You don’t get to be a role player in the NBA for 13 seasons without being exceptional at a specific component of the game or undergoing some degree of continual reinvention.

Thabo Sefolosha not only knows that, he lives it. It is pretty much a necessity on his part these days in order to continue seeing the court. He may have spent most of his career as a defensive nuisance on the wing, but now he has developed into a near-50 percent 3-point shooter primarily manning the stretch-four position. And he’s OK with that.

“You know what? I just love the game. And whatever I see is needed to make a change, to make sure I can spend some time on the court, I’m willing to do,” Sefolosha said. “So I spend a lot of hours in the gym working on it; [I] try to stay confident all throughout it, through injuries ... playing time, whatever, and just be myself.”

He hasn’t played a ton this season — just 35 games overall, partly because of a hamstring strain, and only 10.4 minutes per game, primarily because Donovan Mitchell and Joe Ingles get the lion’s share of the wing minutes and Derrick Favors and Jae Crowder get the bulk of them at the four.

Sefolosha is putting up mostly modest numbers as a result — 3.1 points and 2.4 rebounds — though that doesn’t mean he doesn’t have an impact, especially considering he’s shooting 48.8 percent from deep.

“There’s some things that show up on the stat sheet and there’s other things that don’t — Thabo’s another great glue guy for us,” said guard Kyle Korver. “… But when he’s out there — this is my second time playing with Thabo; I played with him in Atlanta for a few years — he’s just such a smart player, he feels the game really well. … His catch-and-go’s, his ability to get into the paint, make good passes, he just has knack for defections and steals. And then, to add on that, he’s shooting the ball really well.”

Of course, as a longtime veteran of the league, he’s learned plenty. And now he’s teaching it, too.

Whatever he cannot contribute in game action, he makes up for by getting in the ears of teammates — a little veteran trick here, a helpful suggestion for a defensive assignment there, even simply setting an example for the young guys with his effort and preparation outside of games.

“It’s a testament of his hard work, the work he puts in before practice, during practice, after practice,” said well-traveled big man Ekpe Udoh. “… He’s been around, he’s seen a lot of players come and go, and he’s still here. He definitely shares his knowledge with the guys, through the good times and the times that pose a lesson.”

Crowder agreed.

“It’s very helpful for our young players to see him work, because he’s a true professional,” he said. “It’s been good for us to have him around — he’s a voice in the locker room through the ups and downs of the season.”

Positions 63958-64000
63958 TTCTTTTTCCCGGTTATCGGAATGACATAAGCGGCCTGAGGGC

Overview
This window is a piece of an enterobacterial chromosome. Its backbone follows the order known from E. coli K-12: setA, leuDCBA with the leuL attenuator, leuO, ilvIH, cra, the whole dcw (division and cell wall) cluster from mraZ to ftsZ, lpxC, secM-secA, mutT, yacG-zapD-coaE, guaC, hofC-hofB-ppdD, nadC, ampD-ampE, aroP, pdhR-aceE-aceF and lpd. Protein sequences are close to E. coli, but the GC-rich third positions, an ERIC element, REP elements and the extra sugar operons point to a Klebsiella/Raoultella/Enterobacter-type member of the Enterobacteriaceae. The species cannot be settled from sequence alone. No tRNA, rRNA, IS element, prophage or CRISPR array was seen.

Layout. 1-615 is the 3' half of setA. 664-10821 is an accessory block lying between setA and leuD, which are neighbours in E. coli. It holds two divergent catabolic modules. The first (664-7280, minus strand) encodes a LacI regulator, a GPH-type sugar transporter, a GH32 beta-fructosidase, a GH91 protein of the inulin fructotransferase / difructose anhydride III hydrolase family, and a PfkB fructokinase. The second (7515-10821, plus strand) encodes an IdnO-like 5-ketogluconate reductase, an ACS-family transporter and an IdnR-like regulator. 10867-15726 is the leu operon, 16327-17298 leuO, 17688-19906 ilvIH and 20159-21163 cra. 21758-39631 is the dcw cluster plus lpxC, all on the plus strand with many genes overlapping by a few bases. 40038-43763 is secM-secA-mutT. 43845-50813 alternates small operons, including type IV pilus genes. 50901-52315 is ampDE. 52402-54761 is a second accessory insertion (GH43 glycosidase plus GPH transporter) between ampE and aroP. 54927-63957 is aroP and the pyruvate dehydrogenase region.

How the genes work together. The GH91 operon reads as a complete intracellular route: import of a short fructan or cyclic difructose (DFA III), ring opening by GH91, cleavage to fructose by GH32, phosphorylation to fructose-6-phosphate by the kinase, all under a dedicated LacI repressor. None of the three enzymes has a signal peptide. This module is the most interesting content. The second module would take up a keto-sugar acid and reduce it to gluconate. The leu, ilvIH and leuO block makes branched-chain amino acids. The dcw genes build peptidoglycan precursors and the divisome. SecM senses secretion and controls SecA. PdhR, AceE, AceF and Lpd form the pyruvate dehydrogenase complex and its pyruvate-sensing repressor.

Second-year wing Royce O’Neale, however, joked that all he needs from Sefolosha is one highly specific thing: “I’m just waiting for my [Nike] Air Maxes from him!”

Sefolosha can’t help but smile at the good-natured ribbing he gets about his, shall we say, unconventional choice of footwear.

He also grins when talking about facing his former Oklahoma City teammates on Monday. Yes, it’s a big game against a division opponent and potential playoff foe. But after spending five seasons and part of a sixth with the Thunder, Sefolosha also has plenty of good memories associated with the franchise.

Asked about mercurial superstar Russell Westbrook, he noted that the volatile personality that comes across in televised games somehow is and isn’t an accurate reflection.

“He’s a very intense guy. He’s very different on and off the court. Great guy. He’s a motor on the team — sometimes that can be to the best interests of everybody, and some guys don’t respond too well to that,” Sefolosha said. “Obviously, he’s a unique player in this league — fun to watch. I appreciate the guy and what we’ve been through together when I was there.”

A recent article detailing Westbrook’s many grudges around the league quoted Thunder big man Steven Adams as being confused as to which former teammates it was OK to acknowledge pregame without incurring his point guard’s wrath:

“I did it to, like, say, Thabo. There’s an exception there. … There are certain ones you can maybe go over and hug. I’m still feeling this out,” Adams told ESPN. “… I’ll, like, look Thabo off and then see where Russ is looking and then quickly go in for the quick hug. ‘No, I wasn’t doing anything, Russ.’”

Sefolosha acknowledged he had read the story and had a good laugh about it. He said he simply chose to acknowledge whoever he felt like and left them to deal with the consequence’s of Westbrook’s potential ire.

“On my end, it’s all good, it’s all love. I see them and I like to go and dap them up,” he said. “On their end … it’s a little more intense. So, that kind of sums up Russell.”

At Vivint Smart Home Arena
Tipoff • Monday, 7 p.m.
TV • AT&T SportsNet
Radio • 1280 AM, 97.5 FM
Records • Jazz 37-28; Thunder 40-26
Last meeting • Thunder, 148-147, 2OT (Feb. 22)
About the Jazz • Utah has lost two of its last three games — splitting home-and-away meetings with the Pelicans, before falling in Memphis on Friday. … The Jazz rank fourth in the NBA in defensive rating for the season, but just 11th post-All-Star break. … After leading the NBA in field-goal percentage most of the season, Rudy Gobert (65.1) now trails the Knicks’ DeAndre Jordan (65.3).
About the Thunder • Paul George and Russell Westbrook combined for 88 points, 24 rebounds, and 15 assists in the teams’ last meeting. … Oklahoma City is coming off a 118-110 loss to the Clippers on Friday, and is just 3-7 in its last 10 games. … George ranks second in the NBA with 28.4 ppg.